English football will be implementing new protocols to enter the professional game this summer, following the announcement of two new studies on how it affects an athlete’s brain.
The Premier League confirmed on Friday that it must conduct the research for the remainder of this season, before the results are incorporated into new rules that will be agreed with professional and amateur bodies. The results are expected to lead to limits on the direction of training for all adults.
It follows growing calls for action on Cape Town and in particular for limits to be placed on training, with activist and former professional Chris Sutton telling MPs at a select committee hearing this week that a cap of 20 headers per session should be set immediately.
Studies will be essential to inform of any change. The former is to be led among a cohort of players from Liverpool’s Under-23, Under-18 and Women teams and Manchester City Under-18 and Women teams. Players will wear mouthguards with built-in accelerometers and proximity sensors that record the frequency and intensity of impacts from the head of a bullet.
Protecht mouthguards, designed by Sports and Wellbeing Analytics, have been used in trials at Stanford University and are worn by players from several rugby clubs including Harlequins, Leicester and Bristol Women.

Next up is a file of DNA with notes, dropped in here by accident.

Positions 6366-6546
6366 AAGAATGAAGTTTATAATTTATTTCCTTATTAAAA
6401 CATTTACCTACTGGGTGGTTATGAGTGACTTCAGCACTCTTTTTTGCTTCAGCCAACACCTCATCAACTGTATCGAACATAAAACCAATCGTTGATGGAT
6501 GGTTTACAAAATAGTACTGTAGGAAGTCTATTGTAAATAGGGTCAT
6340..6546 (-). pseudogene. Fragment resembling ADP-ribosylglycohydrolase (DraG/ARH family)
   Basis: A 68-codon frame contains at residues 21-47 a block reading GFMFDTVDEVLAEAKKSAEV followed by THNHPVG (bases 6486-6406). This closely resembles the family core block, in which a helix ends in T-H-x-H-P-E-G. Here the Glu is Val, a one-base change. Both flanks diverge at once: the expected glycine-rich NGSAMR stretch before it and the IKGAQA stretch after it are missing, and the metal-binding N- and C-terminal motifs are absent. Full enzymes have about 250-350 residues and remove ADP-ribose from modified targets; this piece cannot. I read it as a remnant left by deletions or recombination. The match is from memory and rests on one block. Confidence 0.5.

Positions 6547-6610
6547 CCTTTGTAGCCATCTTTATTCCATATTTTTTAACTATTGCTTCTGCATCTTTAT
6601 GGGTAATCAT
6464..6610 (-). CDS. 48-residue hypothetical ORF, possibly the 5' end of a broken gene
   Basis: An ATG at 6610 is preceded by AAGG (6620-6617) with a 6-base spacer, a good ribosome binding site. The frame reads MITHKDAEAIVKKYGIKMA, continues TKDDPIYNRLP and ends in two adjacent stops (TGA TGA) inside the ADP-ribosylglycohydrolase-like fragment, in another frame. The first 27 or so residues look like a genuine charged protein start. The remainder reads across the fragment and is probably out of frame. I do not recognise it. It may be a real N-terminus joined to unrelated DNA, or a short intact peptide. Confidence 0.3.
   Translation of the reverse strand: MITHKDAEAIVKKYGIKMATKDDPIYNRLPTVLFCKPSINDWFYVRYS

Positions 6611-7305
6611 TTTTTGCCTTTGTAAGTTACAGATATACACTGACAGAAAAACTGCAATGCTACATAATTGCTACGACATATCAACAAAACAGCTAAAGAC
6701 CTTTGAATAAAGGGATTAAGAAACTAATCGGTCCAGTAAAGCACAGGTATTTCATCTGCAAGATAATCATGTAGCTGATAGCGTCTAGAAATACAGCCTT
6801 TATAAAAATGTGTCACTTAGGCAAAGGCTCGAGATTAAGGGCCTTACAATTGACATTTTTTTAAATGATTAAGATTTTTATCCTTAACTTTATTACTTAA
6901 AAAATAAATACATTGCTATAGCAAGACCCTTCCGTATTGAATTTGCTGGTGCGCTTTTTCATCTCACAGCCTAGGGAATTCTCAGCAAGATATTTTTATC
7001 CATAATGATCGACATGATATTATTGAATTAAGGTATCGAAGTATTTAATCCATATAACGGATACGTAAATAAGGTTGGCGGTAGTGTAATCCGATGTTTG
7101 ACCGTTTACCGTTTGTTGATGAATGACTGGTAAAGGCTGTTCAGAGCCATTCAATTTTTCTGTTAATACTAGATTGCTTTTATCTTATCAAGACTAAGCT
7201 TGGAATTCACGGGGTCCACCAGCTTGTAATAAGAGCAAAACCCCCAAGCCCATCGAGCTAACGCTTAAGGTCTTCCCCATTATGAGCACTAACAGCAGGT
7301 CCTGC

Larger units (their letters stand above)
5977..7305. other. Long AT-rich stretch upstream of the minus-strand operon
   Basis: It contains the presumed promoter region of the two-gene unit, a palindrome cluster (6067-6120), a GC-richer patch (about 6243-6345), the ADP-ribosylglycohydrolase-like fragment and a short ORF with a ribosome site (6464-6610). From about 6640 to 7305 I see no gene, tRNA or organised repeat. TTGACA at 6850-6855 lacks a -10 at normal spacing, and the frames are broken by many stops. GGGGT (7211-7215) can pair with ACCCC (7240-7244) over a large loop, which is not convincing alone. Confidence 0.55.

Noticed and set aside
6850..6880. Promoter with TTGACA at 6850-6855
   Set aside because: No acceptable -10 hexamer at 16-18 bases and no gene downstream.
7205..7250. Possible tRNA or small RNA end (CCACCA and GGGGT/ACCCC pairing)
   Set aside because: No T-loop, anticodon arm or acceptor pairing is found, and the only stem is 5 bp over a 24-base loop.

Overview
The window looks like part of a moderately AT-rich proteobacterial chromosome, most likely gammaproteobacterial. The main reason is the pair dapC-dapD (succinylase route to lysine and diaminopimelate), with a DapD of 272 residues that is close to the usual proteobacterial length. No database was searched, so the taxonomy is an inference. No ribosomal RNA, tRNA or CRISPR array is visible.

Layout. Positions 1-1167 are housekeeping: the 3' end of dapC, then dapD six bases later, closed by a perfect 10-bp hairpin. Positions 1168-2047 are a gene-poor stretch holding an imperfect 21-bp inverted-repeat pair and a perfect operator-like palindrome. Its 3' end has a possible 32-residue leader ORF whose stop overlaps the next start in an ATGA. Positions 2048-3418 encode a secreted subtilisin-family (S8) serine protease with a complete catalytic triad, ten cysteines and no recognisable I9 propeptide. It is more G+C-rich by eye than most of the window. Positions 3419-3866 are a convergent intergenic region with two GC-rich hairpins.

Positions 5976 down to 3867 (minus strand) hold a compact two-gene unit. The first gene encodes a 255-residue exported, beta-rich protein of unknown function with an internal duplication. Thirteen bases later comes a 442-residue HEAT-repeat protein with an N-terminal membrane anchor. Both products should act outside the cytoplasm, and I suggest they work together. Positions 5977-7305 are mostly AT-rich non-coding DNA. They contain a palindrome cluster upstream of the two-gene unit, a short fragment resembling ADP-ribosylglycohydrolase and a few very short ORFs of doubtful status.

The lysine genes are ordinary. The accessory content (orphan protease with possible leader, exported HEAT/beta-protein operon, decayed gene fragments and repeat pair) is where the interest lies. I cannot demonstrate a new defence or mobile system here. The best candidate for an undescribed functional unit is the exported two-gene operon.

A second study will examine match tracking data and video from the 2019-20 Premier League season to observe the intensity of headers in a match situation. There are no plans to limit headers within matches, but the data will be part of decisions on a training protocol to be undertaken by the Professional Football Bargaining and Consultation Committee, a body made up of representatives of the whole game.
Football authorities have said it is important to understand the variation in impacts of different title types before deciding on guidelines. Speaking to MPs on the digital, culture, media and sport select committee this week, FA chief medical officer Charlotte Cowie said there was an agreement on cap limitation but that : [from a long ball] equivalent to 20 shorter. We want a bit more detail on this before we make a decision in the pro game, but we fully intend to do so, as well as in the base adult game.
Announcing the research, Premier League chief executive Richard Masters said: “The goal of the Premier League is to make the game as safe as possible for all players. We are working with our football partners to achieve this goal and the research studies we are undertaking are just one example of our commitment to this important issue. We hope that the results of this project will contribute to the development of practical guidelines for professional and adult play in this country. “